Thursday, March 23, 2017

A+ Series from Start to Finish {Home at Last Book Review}

Spent 10 minutes trying to find my book & my daughter had it!
Home at Last is the final book in the Chicory Inn series, and it is a series I highly recommend. While Home at Last is a fantastic novel, I highly recommend you read the other books in the series before you read Home at Last. Each book in the series not only focuses on a specific Whitman child, but also creates depth, character development and interweaving storylines from one novel to the next.

If I had to describe Link Whitman's role within the other books, I would say he most definitely was a minor character (even his deceased brother Tim played a bigger role within the plots of the first four books). Within his minor role, he always came across as kind, loyal, and fun. In Home at Last, Link takes center stage & his personality truly shines through. He is also a 29 year old bachelor, feeling trapped in a "dead-end" job. His desires, struggles, and connections with his family create a very realistic and endearing protagonist!

Shayla is also single, and is busy working at her dad's bakery while also raising her niece. Their life has been a hard one in recent years, and the tough situations are compounded due to one thing; race. Shayla's father is African American, and Shayla and her niece Portia are biracial. The family lives in a predominantly white community. It's rare to see a Christian romance novel address current racial fears & tension, but Raney tackles in head-on and acknowledges how current events (such as Ferguson) have affected the country.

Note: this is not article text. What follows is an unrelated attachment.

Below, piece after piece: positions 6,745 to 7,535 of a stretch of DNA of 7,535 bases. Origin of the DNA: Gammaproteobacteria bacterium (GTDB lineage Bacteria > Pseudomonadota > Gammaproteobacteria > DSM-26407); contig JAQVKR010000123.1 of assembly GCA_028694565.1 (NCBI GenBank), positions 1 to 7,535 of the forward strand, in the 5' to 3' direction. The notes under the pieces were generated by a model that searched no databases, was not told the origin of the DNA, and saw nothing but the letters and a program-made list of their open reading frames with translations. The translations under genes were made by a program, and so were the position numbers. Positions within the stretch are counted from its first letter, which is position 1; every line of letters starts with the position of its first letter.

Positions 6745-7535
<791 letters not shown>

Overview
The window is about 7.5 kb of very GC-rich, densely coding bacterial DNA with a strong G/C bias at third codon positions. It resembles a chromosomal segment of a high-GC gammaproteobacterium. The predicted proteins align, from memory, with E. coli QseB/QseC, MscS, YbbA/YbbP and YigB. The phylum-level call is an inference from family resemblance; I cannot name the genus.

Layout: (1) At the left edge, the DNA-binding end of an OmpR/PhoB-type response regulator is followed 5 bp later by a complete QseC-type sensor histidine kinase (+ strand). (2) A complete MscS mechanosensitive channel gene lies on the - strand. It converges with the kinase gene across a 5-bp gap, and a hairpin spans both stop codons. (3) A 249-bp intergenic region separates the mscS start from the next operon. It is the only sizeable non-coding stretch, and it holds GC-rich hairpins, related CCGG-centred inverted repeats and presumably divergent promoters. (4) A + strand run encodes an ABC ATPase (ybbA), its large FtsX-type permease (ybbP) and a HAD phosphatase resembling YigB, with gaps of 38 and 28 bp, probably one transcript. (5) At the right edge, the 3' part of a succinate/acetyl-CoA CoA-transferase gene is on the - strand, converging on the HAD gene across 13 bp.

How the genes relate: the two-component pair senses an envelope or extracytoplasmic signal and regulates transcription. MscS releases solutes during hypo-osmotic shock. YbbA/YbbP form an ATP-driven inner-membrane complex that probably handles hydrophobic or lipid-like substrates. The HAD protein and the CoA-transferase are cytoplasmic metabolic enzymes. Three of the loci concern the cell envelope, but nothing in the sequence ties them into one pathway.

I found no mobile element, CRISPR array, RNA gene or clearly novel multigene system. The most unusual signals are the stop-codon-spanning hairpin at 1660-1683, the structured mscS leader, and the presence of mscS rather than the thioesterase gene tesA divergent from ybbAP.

Link and Shayla do not remain separate characters in the novel, and interest in one another is revealed rather quickly. The novel does a great job of capturing the struggles of inter-racial dating, and analyzing if the struggles make it even worth pursuing a relationship. 

As the Chicory Inn series comes to an end, Raney does a good job of wrapping up the various storylines and providing a nice "riding off into the sunset" feeling in regards to the Whitman family. I was pleased with Home at Last as well as the Chicory Inn series, and would even read them all again.

*I received a copy of this book from the publisher, but was under no obligation to write a review. My honest opinion has been provided without any requirement to write a positive review.*

Home at Last (Abingdon, February 2017)
Why did their differences matter so much?
Link Whitman has settled into the role of bachelor without ever intending to. Now he’s stuck in a dead-end job and, as the next Whitman wedding fast approaches, he is the last one standing. The pressure from his sisters’ efforts to play matchmaker is getting hard to bear as Link pulls extra shifts at work, and helps his parents at the Chicory Inn.
All her life, Shayla Michaels has felt as if she straddled two worlds. Her mother’s white family labeled her African American father with names Shayla didn’t repeat in polite–well, in any company. Her father’s family disapproved as well, though they eventually embraced Shayla as their own. After the death of her mother, and her brother Jerry’s incarceration, life has left Shayla’s father bitter, her niece, Portia, an orphan, and Shayla responsible for them all. She knows God loves them all, but why couldn’t people accept each other for what was on the inside? For their hearts?
Everything changes one icy morning when a child runs into the street and Link nearly hits her with his pickup. Soon he is falling in love with the little girl’s aunt, Shayla, the beautiful woman who runs Coffee’s On, the bakery in Langhorne. Can Shayla and Link overcome society’s view of their differences and find true love? Is there hope of changing the sometimes-ugly world around them into something better for them all?

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